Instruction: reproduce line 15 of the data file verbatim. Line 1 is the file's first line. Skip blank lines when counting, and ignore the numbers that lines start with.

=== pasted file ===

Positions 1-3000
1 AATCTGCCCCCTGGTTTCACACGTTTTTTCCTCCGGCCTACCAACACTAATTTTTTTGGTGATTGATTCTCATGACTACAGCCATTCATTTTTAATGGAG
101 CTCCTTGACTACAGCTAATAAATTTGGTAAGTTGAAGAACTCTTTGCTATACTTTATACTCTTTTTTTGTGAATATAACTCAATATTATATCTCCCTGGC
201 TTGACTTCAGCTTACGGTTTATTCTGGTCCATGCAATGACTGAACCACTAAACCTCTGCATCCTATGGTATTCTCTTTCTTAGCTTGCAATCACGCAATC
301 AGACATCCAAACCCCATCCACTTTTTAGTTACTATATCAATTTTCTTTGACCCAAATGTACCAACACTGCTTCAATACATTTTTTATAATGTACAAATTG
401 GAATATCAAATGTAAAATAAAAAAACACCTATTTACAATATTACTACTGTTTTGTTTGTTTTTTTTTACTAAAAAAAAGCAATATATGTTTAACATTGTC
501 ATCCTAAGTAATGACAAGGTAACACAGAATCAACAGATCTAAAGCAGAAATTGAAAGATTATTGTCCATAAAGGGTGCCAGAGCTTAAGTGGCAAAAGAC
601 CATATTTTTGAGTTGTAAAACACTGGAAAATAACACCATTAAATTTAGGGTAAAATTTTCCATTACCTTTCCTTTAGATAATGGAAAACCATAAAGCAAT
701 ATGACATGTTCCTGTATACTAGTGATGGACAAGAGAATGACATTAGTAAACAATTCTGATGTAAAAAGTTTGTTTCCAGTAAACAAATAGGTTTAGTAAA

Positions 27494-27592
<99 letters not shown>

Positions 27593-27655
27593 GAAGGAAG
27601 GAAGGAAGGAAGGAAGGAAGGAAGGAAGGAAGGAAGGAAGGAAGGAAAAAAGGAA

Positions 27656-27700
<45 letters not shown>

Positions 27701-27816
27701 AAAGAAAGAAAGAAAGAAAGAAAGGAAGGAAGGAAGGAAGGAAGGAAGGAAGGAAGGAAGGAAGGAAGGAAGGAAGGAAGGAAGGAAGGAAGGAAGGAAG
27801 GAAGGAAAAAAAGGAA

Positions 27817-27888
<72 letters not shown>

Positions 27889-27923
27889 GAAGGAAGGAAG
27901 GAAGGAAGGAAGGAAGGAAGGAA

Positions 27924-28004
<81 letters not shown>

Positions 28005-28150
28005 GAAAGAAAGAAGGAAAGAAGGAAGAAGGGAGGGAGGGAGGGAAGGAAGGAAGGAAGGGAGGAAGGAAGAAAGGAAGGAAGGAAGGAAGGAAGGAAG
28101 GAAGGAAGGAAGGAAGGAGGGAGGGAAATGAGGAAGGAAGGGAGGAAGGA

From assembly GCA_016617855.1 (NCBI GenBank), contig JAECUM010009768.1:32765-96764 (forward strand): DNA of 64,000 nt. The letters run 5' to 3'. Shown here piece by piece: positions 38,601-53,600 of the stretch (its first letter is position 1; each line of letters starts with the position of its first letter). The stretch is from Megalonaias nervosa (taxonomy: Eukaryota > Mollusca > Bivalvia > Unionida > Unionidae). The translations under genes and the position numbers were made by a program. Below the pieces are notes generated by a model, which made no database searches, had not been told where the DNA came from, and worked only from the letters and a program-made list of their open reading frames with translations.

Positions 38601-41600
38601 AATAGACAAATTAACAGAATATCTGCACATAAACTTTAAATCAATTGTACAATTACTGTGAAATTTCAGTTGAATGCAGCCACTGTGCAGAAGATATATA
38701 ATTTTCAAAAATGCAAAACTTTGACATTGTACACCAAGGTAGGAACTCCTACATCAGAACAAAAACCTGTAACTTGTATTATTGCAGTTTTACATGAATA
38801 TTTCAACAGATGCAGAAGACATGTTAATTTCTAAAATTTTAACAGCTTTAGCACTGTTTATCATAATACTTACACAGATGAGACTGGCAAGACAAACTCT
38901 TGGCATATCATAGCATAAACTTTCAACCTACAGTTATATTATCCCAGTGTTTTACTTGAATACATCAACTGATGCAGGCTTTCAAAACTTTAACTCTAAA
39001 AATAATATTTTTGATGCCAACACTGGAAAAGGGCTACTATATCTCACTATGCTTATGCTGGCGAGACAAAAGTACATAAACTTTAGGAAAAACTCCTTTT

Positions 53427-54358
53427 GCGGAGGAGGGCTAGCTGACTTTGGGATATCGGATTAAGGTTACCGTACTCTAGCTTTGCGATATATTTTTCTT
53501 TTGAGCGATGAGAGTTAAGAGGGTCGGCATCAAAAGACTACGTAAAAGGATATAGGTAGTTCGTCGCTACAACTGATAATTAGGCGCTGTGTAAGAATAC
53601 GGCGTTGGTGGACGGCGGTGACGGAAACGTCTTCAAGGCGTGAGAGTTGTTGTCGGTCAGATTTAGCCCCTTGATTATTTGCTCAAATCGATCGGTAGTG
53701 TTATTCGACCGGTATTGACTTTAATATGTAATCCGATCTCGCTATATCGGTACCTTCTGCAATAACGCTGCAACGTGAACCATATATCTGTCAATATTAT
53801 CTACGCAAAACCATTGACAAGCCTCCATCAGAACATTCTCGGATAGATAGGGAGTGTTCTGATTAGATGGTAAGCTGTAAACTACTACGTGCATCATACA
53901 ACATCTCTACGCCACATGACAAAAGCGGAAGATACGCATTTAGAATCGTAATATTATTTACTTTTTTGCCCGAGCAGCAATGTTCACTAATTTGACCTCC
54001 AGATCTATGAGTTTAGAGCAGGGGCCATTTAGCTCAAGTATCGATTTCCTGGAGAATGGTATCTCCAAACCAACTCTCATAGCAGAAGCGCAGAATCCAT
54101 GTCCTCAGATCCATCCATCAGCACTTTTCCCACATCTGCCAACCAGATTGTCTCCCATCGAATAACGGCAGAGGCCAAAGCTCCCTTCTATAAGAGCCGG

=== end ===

Positions 27656-27700